Background: The burden of acute care among cancer patients, estimated to exceed $70B by 2020, represents ~50% of all costs of advanced cancer care and accounts for 70% of nationwide regional variation in these costs. The Centers for Medicare and Medicaid Services proposed value-driven Rule OP-35 includes a mandate to reduce acute care use among Oncology patients. Emergency Departments (ED) are the gateway to much acute care use and their 60% oncology patient admit rates are more than double general rates. Keeping oncologic urgencies and emergencies out of the ED has the potential to increase value for Oncology care delivery.
Purpose: To launch a dedicated Oncology Urgent Care clinic that offers same-day treatment for oncologic urgencies/emergencies as well as unplanned supportive care needs and, where necessary, facilitate direct admission to the inpatient service.
Description: The Smilow Cancer Hospital (SCH) Oncology Extended Care Clinic (OECC) is a 6-bed urgent care center dedicated to serving the >10,000 active analytic cases of the SCH Care Network that includes a tertiary academic center and 10 Connecticut-wide community-based practices. The OECC operates 365 days from 7 am – 11 pm with primary staffing by 4 Advanced Practice Providers, 5 Registered Nurses and an ABIM-certified Hospitalist Attending in consultation with the Primary Oncologist. Situated within the hospital, the OECC can access resources typically restricted to inpatients including same-day subspecialty consults, STAT diagnostic testing and care coordination. The OECC can also trigger a Rapid Response Team (RRT) which enables caring for high-acuity patients; only cardio/cerebrovascular urgencies, respiratory collapse and shock are outside the scope of practice.During the first 13 months of operation, the OECC staffed 2855 visits across 1570 unique patients, including 1089 with solid tumors, 449 with liquid tumors and 32 patients with benign hematologic needs. While 953 patients visited the OECC once, 145 had ≥4 encounters. Gastrointestinal Oncology (256 patients, 459 visits), Leukemia (170 patients, 374 visits) and Thoracic Oncology (150 patients, 255 visits) most frequented the OECC. Altogether, 863 (30.2%) visits were for clinic overflow (e.g., transfusion) and 1994 visits were for urgent indications. Urgent care visits resulted in a 43.3% admission rate with genitourinary cancer (OR=1.91; 95% CI: 1.07-3.41), head and neck cancer (OR=3.93; 95% CI: 2.26-6.92) and bone marrow transplant (OR=2.15; 95% CI: 1.19-3.88) independently associated with admission. Common indications for admission included intractable pain (102/151 visits, 67.5%), neutropenic fever (94/101 visits, 93.1%) and bowel obstruction (30/41 visits, 73.2%).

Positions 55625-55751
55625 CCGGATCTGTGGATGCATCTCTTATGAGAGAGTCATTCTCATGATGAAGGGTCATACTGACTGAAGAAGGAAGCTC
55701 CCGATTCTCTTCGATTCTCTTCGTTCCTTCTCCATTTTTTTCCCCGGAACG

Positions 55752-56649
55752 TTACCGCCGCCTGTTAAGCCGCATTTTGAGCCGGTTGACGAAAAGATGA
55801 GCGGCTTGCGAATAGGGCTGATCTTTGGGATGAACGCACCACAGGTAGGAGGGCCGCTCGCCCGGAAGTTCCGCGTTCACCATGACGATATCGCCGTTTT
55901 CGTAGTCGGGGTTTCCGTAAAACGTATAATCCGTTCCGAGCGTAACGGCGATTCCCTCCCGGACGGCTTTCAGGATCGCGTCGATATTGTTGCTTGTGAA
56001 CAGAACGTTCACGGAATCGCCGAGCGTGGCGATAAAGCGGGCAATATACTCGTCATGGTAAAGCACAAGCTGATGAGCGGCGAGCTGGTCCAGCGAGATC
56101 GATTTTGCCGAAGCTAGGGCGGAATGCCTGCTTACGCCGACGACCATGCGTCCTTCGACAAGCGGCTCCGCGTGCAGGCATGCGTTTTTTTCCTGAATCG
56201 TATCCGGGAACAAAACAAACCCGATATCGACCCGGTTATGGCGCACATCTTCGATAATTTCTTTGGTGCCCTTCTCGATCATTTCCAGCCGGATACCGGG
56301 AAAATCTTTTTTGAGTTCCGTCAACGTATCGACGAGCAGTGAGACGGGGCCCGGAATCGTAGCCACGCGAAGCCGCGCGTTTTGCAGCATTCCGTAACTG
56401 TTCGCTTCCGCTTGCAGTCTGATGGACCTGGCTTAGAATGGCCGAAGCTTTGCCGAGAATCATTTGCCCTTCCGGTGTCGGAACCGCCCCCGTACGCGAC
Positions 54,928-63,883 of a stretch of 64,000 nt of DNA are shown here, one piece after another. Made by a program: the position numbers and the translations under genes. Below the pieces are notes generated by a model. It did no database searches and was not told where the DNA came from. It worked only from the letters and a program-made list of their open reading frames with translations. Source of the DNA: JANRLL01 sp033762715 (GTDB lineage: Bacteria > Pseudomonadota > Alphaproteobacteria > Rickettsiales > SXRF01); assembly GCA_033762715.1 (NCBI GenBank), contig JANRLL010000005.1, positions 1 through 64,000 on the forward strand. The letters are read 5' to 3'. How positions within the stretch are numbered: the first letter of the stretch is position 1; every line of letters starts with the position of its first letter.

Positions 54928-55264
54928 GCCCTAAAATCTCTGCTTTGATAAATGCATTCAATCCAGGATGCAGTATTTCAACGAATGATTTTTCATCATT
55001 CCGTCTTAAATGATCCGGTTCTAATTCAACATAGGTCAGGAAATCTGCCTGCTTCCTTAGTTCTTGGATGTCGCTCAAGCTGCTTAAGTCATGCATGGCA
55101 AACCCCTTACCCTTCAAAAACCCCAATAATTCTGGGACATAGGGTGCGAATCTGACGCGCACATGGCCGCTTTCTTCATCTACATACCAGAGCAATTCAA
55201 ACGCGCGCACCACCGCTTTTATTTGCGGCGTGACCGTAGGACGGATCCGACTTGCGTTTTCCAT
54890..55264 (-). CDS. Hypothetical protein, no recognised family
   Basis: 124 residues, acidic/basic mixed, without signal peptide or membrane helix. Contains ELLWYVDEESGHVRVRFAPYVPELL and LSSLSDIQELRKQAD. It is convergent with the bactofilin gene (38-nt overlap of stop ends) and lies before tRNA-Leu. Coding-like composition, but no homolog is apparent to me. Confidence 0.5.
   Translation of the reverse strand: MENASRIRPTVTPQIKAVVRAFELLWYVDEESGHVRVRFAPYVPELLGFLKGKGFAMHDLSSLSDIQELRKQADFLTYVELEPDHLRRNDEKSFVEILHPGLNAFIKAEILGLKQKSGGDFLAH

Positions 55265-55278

Conclusions: The OECC shows a substantial reduction in overall admission rates in the urgent care setting compared with historic levels. Determination of impact on Smilow patient ED presentation rates and on overall cost of care are ongoing.